Concepts for International Law
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Concepts for International Law

Contributions to Disciplinary Thought

Edited by Jean d’Aspremont and Sahib Singh

Concepts shape how we understand and participate in international legal affairs. They are an important site for order, struggle and change. This comprehensive and authoritative volume introduces a large number of concepts that have shaped, at various points in history, international legal practice and thought; intimates at how the many projects of international law have grappled with, and influenced, the world through certain concepts; and introduces new concepts into the discipline.
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Chapter 43: Normativity

Anne van Mulligen

Abstract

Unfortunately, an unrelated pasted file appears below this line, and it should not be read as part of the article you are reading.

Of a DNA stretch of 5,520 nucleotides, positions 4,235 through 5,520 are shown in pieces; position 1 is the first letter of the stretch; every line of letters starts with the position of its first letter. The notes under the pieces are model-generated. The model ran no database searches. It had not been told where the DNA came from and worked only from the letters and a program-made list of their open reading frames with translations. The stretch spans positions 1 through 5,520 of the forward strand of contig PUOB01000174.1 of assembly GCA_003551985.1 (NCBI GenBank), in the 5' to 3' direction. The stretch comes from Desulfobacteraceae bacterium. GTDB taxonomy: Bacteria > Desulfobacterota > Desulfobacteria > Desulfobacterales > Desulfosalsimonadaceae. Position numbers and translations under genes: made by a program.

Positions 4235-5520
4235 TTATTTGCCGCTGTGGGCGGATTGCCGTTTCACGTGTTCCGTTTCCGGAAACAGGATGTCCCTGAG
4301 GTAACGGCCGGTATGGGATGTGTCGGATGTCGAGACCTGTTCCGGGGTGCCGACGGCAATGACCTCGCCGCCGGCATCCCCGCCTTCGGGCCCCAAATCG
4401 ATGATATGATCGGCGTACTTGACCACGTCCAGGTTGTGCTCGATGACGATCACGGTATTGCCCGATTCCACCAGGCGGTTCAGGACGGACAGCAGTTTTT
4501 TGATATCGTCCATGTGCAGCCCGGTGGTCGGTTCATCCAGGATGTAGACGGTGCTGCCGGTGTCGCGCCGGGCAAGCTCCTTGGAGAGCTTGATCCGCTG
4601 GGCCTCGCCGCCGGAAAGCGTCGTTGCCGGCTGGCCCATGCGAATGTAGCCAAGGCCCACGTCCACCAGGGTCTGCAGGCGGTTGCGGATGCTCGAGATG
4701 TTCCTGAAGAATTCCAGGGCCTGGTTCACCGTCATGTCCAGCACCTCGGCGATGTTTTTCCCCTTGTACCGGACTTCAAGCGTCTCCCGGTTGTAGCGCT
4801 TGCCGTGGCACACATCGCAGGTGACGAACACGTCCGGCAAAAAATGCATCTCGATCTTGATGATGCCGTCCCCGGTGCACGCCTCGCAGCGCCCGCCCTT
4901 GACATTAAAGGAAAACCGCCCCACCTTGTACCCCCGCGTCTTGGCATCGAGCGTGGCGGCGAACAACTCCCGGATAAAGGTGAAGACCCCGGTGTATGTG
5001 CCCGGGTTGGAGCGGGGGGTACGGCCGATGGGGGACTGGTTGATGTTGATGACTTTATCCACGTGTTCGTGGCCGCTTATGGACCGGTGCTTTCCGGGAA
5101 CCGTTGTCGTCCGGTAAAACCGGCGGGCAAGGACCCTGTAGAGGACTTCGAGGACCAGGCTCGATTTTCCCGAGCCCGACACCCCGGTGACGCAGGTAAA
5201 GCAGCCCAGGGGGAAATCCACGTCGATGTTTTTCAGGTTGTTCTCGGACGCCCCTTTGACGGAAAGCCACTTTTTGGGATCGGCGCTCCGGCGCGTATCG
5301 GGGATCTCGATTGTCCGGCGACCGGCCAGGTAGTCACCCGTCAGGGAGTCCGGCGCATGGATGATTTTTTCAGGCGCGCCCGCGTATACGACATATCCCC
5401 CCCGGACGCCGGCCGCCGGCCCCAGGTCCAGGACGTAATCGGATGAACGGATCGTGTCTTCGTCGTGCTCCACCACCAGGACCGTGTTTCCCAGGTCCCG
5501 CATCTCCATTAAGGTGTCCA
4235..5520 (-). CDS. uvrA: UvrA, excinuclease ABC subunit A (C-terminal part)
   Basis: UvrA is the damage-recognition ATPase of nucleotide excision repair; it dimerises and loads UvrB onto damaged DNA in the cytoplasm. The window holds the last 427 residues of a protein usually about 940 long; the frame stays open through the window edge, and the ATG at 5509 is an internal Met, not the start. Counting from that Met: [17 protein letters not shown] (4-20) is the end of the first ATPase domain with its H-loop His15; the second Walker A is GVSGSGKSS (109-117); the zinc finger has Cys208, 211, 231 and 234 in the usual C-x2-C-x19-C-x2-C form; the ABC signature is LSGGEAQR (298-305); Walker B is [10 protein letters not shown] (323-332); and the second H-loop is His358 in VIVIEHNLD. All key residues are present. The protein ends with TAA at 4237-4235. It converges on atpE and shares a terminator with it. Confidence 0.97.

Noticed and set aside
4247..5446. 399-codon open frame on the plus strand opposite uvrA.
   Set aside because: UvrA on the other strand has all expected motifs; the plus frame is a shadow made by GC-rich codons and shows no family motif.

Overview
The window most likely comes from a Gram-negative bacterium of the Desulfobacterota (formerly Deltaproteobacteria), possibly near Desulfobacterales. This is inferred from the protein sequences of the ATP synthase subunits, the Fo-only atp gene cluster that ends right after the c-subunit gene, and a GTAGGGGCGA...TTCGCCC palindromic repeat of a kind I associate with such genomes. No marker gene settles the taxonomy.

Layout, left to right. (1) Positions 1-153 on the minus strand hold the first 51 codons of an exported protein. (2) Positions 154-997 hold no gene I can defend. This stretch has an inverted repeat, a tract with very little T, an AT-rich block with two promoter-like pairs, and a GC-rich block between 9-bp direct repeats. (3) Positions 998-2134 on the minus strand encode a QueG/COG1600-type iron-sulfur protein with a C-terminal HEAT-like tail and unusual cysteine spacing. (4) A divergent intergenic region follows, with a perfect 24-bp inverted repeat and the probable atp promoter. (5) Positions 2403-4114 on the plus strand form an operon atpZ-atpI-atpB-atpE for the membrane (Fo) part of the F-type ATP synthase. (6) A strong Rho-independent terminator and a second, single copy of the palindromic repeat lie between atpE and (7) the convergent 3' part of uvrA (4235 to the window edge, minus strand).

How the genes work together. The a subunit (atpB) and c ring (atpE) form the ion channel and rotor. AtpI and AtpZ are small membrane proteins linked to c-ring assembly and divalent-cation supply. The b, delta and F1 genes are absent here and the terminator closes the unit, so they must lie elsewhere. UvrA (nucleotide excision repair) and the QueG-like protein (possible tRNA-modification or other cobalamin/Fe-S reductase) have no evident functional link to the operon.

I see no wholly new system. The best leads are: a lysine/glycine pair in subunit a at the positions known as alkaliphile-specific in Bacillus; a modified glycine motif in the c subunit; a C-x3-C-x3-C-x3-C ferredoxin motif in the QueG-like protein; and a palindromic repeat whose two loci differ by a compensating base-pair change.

Legal assertions, arguments and decisions are normative performances as they are routinely evaluated in terms of shared standards of correct and incorrect. This chapter examines the role of normativity in the current discourse regarding the deformalization of international law and global governance. International lawyers have sought to articulate formal normativity as a platform for the contestation of neoliberal governance. Yet the appeal to formal legal normativity is also widely discredited as an appeal to a ‘permissive discourse of necessity’ that limits opportunities for political contestation. This chapter considers what normativity might amount to in light of the indeterminate character and political appropriation of international law’s standards of correctness and delineates a move from rule-based accounts of normativity towards accounts that emphasize its social constitution. It concludes with an examination of how we might understand formal legal normativity as part of an argumentative practice that both opens up and restricts political space.

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